#6 - YouDunnit?
Jennifer Kocher Anderson
As we head into the heart of winter in the midst of this crazy world, I needed a subject that made me smile but was still within my wildlife realm. This little inquisitive duo was perfect as I giggled through every step. While the burrowing owls are very detailed, a usual quality of my pieces, the background is a bit more "loose." This piece starts with pen and ink, is painted with watercolors, waxed for moisture protection and then varnished for UV protection.
#7 - Sky's the Limit
Kathryn Mapes Turner
Oil on rag mounted on birch cradle. Because I believe we are intrinsically tied to the natural world, I strive to make work that connects the viewer with that primal knowing. The abstraction in this piece symbolizes the harmony that wild species have with their environs, inspiring us to also live in concert with our natural environment.
#8 - 'Til Next Time
Katy Ann Fox
Oil on Canvas. The warm light is leaving and sending us one more dose of color and beauty as if a promise that there is more to come; better and brighter. It is wonderful to notice. Paintings play with time as each painting is a mere glimpse of a single moment, but the creation of any piece spans many moments. Let us notice and feel the promise.
#9 - On Her Way Up
Lee Carlman Riddell
A few years ago a Milbertas Tortoiseshell butterfly found her way into our garage. I took a broom and gently lifted her away from the window. She was tired and stayed on the little bench with me for at least an hour. This started my fascination with butterflies. After finding a slow-motion video on YouTube I spent hours drawing butterflies in various stages of flight. Butterflies are endlessly beautiful creatures perfectly designed to do what they do. They live on all continents and fossils show that they have existed on earth for over 200 million years.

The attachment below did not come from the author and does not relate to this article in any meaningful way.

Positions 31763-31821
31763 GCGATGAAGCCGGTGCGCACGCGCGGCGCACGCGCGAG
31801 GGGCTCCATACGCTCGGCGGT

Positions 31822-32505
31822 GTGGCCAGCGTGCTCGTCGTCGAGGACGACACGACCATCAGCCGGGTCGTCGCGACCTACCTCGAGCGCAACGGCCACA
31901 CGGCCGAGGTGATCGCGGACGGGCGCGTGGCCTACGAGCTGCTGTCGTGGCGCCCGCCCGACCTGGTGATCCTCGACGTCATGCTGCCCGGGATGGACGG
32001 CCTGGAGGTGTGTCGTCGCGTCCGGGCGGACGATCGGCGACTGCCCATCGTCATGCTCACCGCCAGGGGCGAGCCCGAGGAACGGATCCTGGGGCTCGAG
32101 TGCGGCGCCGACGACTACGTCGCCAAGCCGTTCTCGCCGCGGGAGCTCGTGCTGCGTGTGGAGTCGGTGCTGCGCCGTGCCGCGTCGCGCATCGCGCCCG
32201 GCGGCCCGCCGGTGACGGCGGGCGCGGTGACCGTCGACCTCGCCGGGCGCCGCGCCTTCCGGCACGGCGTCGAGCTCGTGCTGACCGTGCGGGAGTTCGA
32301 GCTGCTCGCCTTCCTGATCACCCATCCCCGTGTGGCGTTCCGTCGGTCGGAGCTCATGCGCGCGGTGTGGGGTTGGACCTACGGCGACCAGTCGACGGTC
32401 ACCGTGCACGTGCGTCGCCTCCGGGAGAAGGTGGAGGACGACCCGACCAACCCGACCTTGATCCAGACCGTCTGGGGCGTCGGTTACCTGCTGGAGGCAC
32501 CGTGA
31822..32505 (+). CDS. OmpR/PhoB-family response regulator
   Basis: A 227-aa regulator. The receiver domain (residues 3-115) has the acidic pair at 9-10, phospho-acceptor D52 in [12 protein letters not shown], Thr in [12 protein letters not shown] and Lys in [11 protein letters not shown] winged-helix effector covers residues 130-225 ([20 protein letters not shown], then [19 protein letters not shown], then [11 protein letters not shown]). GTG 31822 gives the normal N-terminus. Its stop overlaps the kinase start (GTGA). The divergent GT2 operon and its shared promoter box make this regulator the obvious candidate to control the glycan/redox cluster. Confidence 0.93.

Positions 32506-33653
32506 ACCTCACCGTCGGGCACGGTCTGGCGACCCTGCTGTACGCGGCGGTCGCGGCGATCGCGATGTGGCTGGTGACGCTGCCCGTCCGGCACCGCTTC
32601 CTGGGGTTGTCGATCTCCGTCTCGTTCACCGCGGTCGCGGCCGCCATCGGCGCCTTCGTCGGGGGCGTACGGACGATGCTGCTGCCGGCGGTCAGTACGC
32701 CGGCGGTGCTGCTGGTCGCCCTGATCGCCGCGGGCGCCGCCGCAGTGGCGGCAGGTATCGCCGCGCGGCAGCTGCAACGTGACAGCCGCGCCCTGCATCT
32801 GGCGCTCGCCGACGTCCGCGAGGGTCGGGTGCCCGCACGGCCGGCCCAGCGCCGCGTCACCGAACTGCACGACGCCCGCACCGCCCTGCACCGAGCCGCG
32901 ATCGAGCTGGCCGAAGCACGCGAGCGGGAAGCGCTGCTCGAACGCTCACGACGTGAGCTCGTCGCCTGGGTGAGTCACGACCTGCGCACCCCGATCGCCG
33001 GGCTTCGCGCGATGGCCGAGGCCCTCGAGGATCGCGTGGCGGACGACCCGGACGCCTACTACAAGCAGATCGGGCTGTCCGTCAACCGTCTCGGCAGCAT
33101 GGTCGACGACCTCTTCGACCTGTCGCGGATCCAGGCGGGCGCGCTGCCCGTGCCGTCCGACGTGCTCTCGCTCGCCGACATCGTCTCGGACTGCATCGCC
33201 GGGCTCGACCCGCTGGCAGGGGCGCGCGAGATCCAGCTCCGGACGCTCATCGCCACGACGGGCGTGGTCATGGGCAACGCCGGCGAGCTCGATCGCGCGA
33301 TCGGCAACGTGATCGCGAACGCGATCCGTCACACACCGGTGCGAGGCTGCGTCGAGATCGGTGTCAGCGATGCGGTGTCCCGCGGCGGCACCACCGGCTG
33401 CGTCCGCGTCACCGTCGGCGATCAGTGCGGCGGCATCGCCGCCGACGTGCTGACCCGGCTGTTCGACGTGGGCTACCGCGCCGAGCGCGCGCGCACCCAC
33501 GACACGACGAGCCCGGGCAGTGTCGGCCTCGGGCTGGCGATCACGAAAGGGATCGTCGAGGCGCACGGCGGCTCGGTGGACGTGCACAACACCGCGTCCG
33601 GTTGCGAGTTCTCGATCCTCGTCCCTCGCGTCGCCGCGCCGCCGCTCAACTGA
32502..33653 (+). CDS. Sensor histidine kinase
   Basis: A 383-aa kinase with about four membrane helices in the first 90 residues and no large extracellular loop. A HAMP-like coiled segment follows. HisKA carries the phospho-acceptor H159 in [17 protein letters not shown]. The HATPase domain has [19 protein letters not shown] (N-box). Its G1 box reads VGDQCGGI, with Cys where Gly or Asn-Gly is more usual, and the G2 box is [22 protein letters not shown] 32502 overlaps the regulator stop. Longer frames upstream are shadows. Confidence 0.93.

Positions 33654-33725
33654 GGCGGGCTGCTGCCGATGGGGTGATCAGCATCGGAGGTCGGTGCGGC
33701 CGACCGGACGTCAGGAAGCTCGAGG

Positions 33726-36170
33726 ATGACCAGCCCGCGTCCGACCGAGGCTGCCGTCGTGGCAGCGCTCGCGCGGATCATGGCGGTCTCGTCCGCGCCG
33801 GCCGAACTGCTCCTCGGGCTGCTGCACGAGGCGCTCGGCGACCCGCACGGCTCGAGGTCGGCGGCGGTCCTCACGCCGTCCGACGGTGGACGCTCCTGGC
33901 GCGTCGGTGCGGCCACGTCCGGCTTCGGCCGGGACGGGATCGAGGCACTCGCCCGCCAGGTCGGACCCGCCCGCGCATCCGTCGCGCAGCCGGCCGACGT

#10 - View Down Death Canyon
Oil on canvas. Like many people in our community, I love venturing far into the mountains and wilderness that surrounds us. I find it meaningful to experience and then paint scenes that many people may otherwise not be able to enjoy. The Death Canyon Shelf is one of these places. I tried to capture the solitude, quietness and raw majesty that can be found there, in the heart of the Tetons.
#11 - Late One Winter's Afternoon
Beeswax, pigment, shellac, graphite, carbon script on board. There is something about the late afternoon in winter when those purple shadows begin to fall across the snow. There is silence, and a chance to breathe. Artist has generously chosen to donate their $150 honorarium in support of the Art Association.
#12 - Winter Berry